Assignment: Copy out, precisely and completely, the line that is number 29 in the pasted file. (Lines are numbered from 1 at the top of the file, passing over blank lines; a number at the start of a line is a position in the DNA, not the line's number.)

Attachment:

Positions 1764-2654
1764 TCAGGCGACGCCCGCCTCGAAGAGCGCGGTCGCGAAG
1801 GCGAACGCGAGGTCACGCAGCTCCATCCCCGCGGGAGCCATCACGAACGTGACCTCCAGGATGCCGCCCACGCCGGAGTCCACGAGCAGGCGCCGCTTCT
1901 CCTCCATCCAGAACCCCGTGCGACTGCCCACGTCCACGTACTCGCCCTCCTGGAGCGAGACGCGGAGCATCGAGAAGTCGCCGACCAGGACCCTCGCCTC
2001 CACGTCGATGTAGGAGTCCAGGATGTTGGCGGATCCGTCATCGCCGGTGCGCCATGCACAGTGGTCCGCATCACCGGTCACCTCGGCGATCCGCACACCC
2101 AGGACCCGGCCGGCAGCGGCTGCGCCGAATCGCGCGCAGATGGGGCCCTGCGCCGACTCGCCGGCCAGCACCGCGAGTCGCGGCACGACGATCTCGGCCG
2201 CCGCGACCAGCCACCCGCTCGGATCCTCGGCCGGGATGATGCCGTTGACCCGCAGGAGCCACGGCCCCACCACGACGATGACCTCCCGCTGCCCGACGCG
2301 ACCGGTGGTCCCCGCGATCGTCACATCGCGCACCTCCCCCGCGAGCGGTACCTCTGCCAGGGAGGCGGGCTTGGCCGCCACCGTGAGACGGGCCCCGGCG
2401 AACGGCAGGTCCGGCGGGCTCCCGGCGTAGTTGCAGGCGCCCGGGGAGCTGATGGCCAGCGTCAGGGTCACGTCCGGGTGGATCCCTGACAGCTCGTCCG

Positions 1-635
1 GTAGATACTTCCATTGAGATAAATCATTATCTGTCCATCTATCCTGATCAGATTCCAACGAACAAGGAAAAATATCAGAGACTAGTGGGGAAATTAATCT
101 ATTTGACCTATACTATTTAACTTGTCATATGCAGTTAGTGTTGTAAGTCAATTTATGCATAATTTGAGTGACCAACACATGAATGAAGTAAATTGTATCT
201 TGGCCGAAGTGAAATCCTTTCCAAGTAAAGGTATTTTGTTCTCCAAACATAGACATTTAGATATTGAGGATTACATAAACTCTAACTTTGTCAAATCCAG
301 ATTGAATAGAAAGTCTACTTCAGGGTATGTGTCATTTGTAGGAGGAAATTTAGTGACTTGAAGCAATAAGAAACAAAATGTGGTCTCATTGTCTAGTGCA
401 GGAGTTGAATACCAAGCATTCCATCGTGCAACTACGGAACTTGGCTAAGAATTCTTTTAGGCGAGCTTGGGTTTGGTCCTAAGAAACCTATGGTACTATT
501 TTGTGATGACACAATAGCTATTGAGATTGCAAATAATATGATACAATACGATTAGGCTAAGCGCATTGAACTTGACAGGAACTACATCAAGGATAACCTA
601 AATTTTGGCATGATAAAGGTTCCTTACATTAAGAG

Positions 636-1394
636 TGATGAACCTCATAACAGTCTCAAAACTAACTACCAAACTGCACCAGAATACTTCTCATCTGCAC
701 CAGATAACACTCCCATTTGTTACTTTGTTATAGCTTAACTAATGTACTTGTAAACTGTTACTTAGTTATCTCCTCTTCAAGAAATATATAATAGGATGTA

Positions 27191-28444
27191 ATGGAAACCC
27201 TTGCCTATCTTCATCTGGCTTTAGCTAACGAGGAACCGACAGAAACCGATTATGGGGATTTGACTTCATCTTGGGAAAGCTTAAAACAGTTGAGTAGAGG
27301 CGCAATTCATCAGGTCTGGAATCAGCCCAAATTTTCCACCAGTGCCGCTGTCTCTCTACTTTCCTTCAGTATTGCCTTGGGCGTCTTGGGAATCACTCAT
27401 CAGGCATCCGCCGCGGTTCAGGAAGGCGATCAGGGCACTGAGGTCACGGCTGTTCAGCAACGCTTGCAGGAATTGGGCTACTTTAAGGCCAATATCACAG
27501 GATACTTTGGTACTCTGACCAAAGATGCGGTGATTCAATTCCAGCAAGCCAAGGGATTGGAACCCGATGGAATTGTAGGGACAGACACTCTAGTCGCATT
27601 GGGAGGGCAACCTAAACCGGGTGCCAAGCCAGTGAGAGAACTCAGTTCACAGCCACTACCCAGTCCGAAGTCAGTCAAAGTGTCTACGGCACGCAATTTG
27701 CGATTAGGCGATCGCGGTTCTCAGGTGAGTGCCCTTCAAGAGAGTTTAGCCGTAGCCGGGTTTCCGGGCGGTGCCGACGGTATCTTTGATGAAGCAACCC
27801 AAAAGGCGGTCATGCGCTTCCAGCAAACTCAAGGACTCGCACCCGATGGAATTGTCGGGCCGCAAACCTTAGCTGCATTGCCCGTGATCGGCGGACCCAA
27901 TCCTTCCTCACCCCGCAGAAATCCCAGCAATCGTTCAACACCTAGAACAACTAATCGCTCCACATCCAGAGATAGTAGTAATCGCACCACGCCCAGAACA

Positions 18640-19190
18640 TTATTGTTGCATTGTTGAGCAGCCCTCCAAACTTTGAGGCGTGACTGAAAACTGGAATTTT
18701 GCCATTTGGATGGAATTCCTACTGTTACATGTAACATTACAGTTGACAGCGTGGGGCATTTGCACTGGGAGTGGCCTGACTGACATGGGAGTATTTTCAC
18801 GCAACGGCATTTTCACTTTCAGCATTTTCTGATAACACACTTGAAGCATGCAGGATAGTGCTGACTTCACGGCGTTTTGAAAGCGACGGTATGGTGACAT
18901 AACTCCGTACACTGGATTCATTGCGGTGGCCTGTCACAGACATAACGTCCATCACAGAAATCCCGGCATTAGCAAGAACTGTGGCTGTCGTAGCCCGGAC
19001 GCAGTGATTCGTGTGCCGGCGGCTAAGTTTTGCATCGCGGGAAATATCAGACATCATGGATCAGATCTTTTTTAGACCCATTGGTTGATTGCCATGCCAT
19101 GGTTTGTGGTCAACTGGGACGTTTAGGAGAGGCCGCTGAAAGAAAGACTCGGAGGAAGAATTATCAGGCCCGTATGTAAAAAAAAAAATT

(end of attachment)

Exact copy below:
27801 AAAAGGCGGTCATGCGCTTCCAGCAAACTCAAGGACTCGCACCCGATGGAATTGTCGGGCCGCAAACCTTAGCTGCATTGCCCGTGATCGGCGGACCCAA